It was 2010 and I was alone in my college dorm room, shoving clothes into my laundry basket while simultaneously shoving down the pain of my sorrow and loneliness.
Each college semester usually felt like a new start. But burdened beneath the loneliness of an ended relationship and the grief of losing my uncle to cancer, this one just piled on to what I was already trying to handle.
At nineteen I was learning to take responsibility for my emotional health and — scarier still — my faith, which had just taken a sucker punch to the gut. Though I was reading God’s Word, it felt disconnected from my situation. I felt even less encouraged by the Christian clichés people tried to encourage me with. I found myself considering a simple thought:
There had to be more.
There had to be more to the faith I had been living. More to life than the deep, deep brokenness I was drowning in. More to God’s Word than what I could understand.
From outside my room, the sweet sound of voices broke through my heavy thoughts. A group of people had gathered in the quad outside my dorm, singing, “You make beautiful things out of dust. You make beautiful things out of us.”1
The words permeated my soul with the message I needed to hear most: I was not too broken to be made beautiful. Half in hunger, half in desperation, I went down to the group of people — laundry duties forgotten.
What I found was a bunch of college kids — Bibles wide open — devouring God’s Word.
That hunger for the Bible led me to join the college group, particularly with serving a homeless ministry in downtown Lakeland, Florida.
Despite growing up in church, I believed ministry meant being a pastor or a Sunday school teacher — not doing uncomfortable things like serving the homeless. And though I had seen homelessness, I seldom thought past a that’s so sad type of thought.
Until I met the Chicken Man.
By day, downtown Lakeland was a picturesque combo of historical but quaint architecture. It was a place where old friends catch up and little old ladies shop for antiques.
At night, it became a very different place, with homelessness, drugs and sex slavery riddling the streets. I never failed to encounter someone in need.
Dave got the nickname “Chicken Man” from the cooler of fried chicken he brought the local homeless every Tuesday night at the bus stop. He and his volunteers would also talk and pray with anyone who needed it.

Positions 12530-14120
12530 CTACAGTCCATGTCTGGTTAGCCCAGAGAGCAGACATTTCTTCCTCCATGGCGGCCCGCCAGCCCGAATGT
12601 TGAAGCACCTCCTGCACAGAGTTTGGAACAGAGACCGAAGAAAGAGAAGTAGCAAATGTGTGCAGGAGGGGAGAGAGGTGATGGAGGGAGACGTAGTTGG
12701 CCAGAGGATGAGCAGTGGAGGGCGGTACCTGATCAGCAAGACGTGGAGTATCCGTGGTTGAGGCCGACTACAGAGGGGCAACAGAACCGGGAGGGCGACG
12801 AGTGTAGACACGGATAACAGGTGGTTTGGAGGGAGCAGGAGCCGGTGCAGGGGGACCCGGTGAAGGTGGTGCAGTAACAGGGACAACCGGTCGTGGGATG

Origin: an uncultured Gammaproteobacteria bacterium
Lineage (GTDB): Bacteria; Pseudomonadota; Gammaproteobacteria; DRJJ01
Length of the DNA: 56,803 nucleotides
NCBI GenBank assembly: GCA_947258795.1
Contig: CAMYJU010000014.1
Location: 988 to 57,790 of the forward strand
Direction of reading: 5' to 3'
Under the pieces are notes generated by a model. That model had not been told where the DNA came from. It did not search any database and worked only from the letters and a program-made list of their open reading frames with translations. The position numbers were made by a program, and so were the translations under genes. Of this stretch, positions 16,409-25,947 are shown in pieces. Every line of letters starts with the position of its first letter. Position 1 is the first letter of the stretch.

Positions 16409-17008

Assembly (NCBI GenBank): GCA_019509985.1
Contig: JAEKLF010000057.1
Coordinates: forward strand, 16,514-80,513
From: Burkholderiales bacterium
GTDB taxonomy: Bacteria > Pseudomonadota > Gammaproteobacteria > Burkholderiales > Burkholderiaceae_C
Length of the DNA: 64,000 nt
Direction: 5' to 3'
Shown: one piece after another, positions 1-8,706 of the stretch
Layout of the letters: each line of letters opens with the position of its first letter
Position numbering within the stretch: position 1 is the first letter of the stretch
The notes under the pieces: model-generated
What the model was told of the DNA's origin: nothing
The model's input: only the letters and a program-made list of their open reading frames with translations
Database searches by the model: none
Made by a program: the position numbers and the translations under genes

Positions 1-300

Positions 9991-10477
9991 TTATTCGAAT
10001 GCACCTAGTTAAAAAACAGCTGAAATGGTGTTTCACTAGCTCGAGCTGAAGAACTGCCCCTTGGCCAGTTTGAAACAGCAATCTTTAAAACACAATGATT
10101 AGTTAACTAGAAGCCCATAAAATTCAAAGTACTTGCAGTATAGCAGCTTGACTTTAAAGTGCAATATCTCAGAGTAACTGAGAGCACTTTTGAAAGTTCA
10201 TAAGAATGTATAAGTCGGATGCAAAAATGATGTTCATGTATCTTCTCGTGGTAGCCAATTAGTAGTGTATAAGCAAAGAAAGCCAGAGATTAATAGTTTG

The first time I saw Dave and his team, I was amazed at the number of people. They were lined up as far as I could see. It was like Matthew 25:35 (NLT) had come to life: “For I was hungry, and you fed me. I was thirsty, and you gave me a drink. ...”
This certainly wasn’t Sunday school. This was the Bible coming to life before my eyes.
People were hungry, thirsty, sick, in need of clothes and just out of jail. And there Dave was, living out Jesus’ words before our eyes.
We saw God working, and we joined in. Then we joined again on the next Tuesday. And again on the Tuesday after that.
College students don’t exactly scream consistency, so it took time to show Dave and his team that we were there to stay. We were there to learn. We were there to obey God in his commandment to feed those who hungered and to care about those who were hurting.
Dave showed us that the Bible is an action word.
If I believed the gospel is true — and I did — then I needed to learn how to read and apply it.
The gatekeeper opens the gate for him, and the sheep recognize his voice and come out to him. He calls his own sheep by name and leads them out. — John 10:3 (NLT)
Night had settled, and with it the cold. With no moon visible, the darkness around us was only broken by the single fluorescent street lamp over us. We stepped out of our vehicle at 11 that night and into one of the roughest parts of Lakeland.
Beside us a small plot of unclaimed land separated a cluster of houses. Wooded and unkempt, the darkness made it difficult to see anything but a large picket fence that divided it from other homes. It was a sort of no-man’s land.
Sleeping bags were lined up in this no man’s land. At our arrival, a man stirred from one of the sleeping bags and slowly made his way to where we all stood. After some small talk, Dave said: “You know Jesus loves you, right?”
The man’s brow furrowed and he quickly looked down. “I don’t know about all this Jesus stuff. I ain’t no saint. God doesn’t know me.”
I had heard conversations like this before, and so I ventured back to the truck to grab one of the extra jackets that had been donated. I grabbed the biggest, thickest one I could and gave it to the man. He bowed his head and slipped on the jacket.
“What’s your name, man?” Dave asked.
They shook hands and Dave stopped, looking at the badge on the donated jacket that now belonged to James. “Look! God gave you that jacket — it has your name on it!”
James looked down at the breast pocket of the jacket. The name — his name — that had been neatly, intentionally embroidered on the pocket shone like a beacon of hope.
“See James?” Dave said. “God knows you by name.”
That season changed my life. Five years has passed, but I look back and can see God transformed me.
That hunger to know God better led me to community grounded in Bible study. That community led me into homeless ministry where I had the privilege of seeing hundreds of men like James feel the touch of God by way of a jacket, a cup of coffee and a meal of fried chicken.
And I, a brokenhearted college student, found great joy and restoration in learning about God and putting his Word into action.
1Beautiful Things ©2009 Capitol CMG Written by Lisa Gungor and Michael Gungor